Survey finds inconsistent compliance with OIA
14 November 2022
Research exploring ministerial compliance with the Official Information Act (OIA) has revealed some concerning practices.
A survey at the highest levels of government has found that compliance with the Official Information Act is not consistent across the board.
Dr Edward Willis, a senior lecturer at the University of Auckland’s Faculty of Law, and research assistant Gwen Hamilton, requested information from 26 Ministers about their decisions to withhold requested information on specific grounds over a three-month period between 1 April 2021 to 30 June 2021.
The request focused on refusals to supply information under section 18(d) of the Official Information Act (OIA), which provides that a request for information may be refused on the basis that the information requested is, or will soon be, publicly available.
Overall, says Dr Willis, the survey revealed some concerning practices - there was considerable variation in the timeliness of responses, with several Ministers failing to meet deadlines and two ministerial offices providing no substantive response at all.
“The inconsistency among ministerial offices in the responses to the request suggests that a culture of compliance with the Act has not fully developed. This is potentially of significant concern and should be investigated further as part of any reform proposals,” says Dr Willis.
“The responses we received suggest that Ministers are generally alive to the expectations and issues related to the proactive disclosure of information. However, responses also showed some concerning timelines regarding the subsequent release of information withheld under section 18(d), as some information had still not been released eight months after the request had been made.”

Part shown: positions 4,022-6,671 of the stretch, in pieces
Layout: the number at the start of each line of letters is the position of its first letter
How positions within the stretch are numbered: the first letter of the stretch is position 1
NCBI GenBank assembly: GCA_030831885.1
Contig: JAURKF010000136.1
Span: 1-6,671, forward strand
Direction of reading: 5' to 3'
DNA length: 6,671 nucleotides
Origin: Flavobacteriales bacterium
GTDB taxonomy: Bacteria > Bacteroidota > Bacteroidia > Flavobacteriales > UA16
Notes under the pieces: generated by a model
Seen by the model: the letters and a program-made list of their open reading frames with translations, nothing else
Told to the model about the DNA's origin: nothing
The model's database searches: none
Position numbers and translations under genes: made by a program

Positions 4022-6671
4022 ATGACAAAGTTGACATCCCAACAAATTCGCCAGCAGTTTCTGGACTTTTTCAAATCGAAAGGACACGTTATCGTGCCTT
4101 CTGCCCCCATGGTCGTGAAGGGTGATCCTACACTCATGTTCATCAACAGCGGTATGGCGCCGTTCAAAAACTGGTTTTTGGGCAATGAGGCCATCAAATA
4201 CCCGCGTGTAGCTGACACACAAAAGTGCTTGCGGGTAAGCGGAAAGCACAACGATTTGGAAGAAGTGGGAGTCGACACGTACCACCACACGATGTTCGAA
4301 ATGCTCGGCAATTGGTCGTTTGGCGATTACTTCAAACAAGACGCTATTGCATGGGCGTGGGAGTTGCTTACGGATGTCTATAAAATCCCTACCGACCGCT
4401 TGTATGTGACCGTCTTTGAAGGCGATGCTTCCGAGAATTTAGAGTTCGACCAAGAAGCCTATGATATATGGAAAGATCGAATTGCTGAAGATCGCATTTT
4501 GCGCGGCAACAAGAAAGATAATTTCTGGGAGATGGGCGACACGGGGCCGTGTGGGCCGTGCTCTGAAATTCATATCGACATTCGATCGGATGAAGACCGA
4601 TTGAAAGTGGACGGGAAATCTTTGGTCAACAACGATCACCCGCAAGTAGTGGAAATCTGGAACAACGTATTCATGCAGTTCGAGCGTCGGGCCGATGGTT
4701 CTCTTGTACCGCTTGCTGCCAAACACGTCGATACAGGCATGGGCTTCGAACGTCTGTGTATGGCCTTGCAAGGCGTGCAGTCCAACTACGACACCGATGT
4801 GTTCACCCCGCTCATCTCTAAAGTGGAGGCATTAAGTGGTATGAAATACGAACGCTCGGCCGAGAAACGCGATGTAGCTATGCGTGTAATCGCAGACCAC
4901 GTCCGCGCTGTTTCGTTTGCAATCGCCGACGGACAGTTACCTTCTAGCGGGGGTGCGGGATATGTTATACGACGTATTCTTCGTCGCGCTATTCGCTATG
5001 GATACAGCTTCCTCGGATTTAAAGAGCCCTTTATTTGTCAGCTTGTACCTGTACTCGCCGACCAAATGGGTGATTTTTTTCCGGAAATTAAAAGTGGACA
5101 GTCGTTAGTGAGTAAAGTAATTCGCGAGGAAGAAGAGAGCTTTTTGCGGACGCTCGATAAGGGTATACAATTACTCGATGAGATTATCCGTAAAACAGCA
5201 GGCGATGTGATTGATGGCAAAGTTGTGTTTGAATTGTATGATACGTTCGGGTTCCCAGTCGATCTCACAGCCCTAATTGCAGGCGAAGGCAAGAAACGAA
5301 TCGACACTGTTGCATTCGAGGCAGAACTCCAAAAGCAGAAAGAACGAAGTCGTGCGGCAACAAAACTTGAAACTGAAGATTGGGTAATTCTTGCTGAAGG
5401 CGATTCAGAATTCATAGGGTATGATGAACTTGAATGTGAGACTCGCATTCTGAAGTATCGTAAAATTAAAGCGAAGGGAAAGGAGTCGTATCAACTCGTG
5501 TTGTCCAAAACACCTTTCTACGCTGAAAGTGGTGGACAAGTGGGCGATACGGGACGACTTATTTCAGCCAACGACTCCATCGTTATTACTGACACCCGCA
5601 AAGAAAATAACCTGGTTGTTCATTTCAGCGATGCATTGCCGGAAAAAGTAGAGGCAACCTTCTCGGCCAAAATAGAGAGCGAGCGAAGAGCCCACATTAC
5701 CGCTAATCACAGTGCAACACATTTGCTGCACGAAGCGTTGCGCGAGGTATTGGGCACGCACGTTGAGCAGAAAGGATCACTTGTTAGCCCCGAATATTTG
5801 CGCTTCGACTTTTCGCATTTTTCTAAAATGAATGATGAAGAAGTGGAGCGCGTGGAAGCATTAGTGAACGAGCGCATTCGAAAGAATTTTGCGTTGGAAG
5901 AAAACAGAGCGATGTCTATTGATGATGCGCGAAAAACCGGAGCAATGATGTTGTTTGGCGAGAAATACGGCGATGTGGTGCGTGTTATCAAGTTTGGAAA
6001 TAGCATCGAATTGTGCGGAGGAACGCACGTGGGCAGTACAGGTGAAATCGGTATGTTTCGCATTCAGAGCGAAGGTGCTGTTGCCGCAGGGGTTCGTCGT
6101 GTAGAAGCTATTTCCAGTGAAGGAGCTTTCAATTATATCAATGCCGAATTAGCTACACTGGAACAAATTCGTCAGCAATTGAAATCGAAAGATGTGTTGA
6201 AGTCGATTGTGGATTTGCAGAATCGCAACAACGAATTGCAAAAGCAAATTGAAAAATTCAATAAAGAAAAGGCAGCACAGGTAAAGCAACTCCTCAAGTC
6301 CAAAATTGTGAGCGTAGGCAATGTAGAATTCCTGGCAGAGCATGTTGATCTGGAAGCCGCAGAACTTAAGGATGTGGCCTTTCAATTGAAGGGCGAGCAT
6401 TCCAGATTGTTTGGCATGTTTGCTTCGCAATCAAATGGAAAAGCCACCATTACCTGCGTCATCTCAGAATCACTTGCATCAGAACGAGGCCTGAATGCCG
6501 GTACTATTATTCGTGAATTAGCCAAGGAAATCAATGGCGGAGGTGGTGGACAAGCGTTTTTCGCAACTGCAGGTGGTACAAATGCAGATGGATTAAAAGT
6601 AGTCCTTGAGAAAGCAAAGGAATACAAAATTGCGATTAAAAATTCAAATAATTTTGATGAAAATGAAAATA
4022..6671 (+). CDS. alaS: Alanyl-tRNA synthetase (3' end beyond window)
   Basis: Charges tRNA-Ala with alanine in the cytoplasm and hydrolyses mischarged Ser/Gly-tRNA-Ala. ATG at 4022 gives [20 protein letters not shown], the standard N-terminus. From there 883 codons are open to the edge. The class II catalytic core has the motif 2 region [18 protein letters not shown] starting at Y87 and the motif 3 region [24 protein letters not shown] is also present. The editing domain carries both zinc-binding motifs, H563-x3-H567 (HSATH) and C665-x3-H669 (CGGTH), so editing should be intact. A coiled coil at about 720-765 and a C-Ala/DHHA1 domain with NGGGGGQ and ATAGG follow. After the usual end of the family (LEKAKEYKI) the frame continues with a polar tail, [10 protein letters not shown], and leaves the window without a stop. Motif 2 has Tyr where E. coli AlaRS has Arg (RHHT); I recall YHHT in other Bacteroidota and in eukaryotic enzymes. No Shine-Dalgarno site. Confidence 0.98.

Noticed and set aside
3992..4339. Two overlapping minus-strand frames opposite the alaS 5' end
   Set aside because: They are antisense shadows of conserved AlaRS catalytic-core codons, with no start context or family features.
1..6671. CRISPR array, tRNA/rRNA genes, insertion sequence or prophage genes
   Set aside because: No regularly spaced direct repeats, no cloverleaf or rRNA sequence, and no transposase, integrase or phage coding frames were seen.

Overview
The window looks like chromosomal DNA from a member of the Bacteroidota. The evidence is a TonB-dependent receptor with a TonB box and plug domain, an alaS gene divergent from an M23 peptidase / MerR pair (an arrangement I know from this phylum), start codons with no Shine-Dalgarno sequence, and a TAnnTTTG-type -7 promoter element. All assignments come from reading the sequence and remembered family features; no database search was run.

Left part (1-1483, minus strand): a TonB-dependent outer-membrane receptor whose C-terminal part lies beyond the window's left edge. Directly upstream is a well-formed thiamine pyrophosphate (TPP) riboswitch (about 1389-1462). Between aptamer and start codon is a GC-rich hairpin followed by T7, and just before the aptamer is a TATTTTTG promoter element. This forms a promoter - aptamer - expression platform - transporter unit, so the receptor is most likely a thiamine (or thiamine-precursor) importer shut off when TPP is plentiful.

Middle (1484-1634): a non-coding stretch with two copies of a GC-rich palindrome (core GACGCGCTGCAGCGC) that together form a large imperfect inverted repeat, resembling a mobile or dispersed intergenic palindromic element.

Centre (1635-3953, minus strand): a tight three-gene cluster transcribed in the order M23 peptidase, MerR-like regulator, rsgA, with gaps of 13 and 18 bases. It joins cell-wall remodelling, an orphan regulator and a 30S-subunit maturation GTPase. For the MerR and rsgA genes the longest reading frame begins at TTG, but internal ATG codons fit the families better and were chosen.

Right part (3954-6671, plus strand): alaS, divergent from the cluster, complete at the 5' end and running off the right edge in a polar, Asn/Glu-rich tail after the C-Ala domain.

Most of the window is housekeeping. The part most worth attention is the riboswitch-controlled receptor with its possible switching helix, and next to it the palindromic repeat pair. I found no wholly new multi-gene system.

Dr Willis and his research assistant focused on section 18(d) for two reasons. The first was their anecdotal impression that requested information is often withheld under this ground but not released within an appropriate timeframe.
“The second reason for our focus on section 18(d) is that proactive disclosure is an area for possible reform under any review of the Act. Governments around the world now generate and store much greater amounts of information and proactively release more of that information more often. We wanted to determine, in a preliminary way, whether practices around proactive release might be a cause for concern,” Willis writes in his forthcoming paper A survey of ministerial compliance with the Official Information Act 1982.
Both compliance with Dr Willis’ standardised request and the information supplied in response to his OIA requests support the perception that compliance with the Act is variable, according to the soon-to-be-published paper.
Willis is quick to point out that the survey was limited - 26 requests from the 26 Ministers were examined. He says the results are not conclusive, although they do raise questions.
Meanwhile, an aspect of government practice that the survey unexpectedly revealed was inconsistency in record keeping among ministerial offices.
This is despite the Public Records Act 2005 requiring that ministerial offices create and maintain full and accurate records of their affairs that are accessible for subsequent reference.
“We were surprised to find that some ministerial offices refused to supply information we requested on the basis that the information was inaccessible, not retained, or did not exist when other ministerial offices did provide the equivalent information.”
Willis says the relationship between the Official Information Act and the Public Records Act is an important one for ensuring that requested information can be made available.
“Again, compliance at the ministerial level appears to be variable based on the responses we received. This may be an area that requires further consideration if reform proposals for the 40-year-old Act are seriously contemplated.”
Sophie Boladeras | Media adviser
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